Wednesday, January 18, 2012

Changing Without Moving to India?

You can get depressed watching the downward spiral of the newspaper industry in Canada. Fewer people read newspapers, job cuts in the industry are constant, news coverage of how we live our lives continues to shrink, and is more callow and shallow.

An industry caught in the headlights
The latest sad news is that Thomson Reuters, the global information and news service, is moving its online news service from Toronto to Bangalore, India. Only five of 23 jobs will remain in Toronto.

Thomson is a Canadian company built by legendary newspaper csar Roy Thomson who operated newspapers across the country and abroad. It sold its newspapers, got into international information sales, then acquired Reuters, the British news service.

The move of the online service says much about something we’ve known for a long time: News is simply an another commodity for making money and news executives now spend more time with balance sheets than they do building a good news report.

Thomson’s move out of actual newspapers in the 1990s was brilliant. It moved into the profitable business of providing data and information to professionals. It left behind a newspaper industry struggling to figure out how to become relevant in a rapidly-changing world.

The important thing to remember about Thomson is that it did something to change. The majority of newspaper companies in North America remain like deer frozen in oncoming headlights. They don’t know what to do, where to go, or what to become. Many are becoming roadside kill.
 
However, another Canadian is out there making bold moves to get the news business moving again. John Paton, the copy boy who became a major player in Sun Media Ltd., now controls a couple of major print and digital news chains in the U.S. While most newspaper executives continue talk about how to get into online news and make money, Paton has jumped in with both feet.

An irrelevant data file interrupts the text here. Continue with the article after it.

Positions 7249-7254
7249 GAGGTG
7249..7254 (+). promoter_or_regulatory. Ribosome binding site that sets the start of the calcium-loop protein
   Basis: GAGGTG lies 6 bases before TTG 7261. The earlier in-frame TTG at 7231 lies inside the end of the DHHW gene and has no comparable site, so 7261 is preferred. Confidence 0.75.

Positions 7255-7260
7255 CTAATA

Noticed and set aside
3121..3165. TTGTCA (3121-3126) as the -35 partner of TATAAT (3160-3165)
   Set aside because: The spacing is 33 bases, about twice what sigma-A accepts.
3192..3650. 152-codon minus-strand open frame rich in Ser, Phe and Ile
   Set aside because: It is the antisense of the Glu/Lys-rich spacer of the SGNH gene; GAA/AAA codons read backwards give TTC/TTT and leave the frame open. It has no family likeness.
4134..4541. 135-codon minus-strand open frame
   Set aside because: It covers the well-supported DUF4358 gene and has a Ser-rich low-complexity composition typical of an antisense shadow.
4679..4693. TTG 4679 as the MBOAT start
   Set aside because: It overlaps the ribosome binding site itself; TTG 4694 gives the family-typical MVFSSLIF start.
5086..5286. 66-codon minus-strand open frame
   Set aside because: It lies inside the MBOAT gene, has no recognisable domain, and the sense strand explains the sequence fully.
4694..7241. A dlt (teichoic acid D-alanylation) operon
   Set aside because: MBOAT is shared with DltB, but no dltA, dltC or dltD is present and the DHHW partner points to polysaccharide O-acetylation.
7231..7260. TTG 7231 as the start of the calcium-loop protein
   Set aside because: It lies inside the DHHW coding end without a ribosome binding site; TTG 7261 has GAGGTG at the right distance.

Paton is changing an industry that has fought change for decades.

The Los Angeles Times recently ran a piece revealing how he deals with people who won’t accept change in the business. At a meeting, a veteran columnist in one of Paton’s news operations told him that the fast moves to online were ruining journalism.

Paton replied: “I read your column. You are ruining journalism.”

Here’s hoping Paton continues to push ahead, changing journalism and the attitudes of the industry’s Neanderthals. And, maybe he can do it without moving it to India.


1 comment:

  1. If the feds weren't in the pockets of the big corporations, this type of thing wouldn't be allowed. I learned recently that my local weekly newspaper sends its local ads to India in the evening and has camera-ready copy delivered electronically the next morning. I can't complain in print to them because they own all three publications here and won't print any criticism of their actions. To really make my blood boil, they ran an editiorial just before Christmas piously - and hypocritcally - telling readers not to shop in the States for Christmas gifts but to buy locally! And don't get me started on the price-fixing the government allows the oil companies to get away with at the gas pumps!!!

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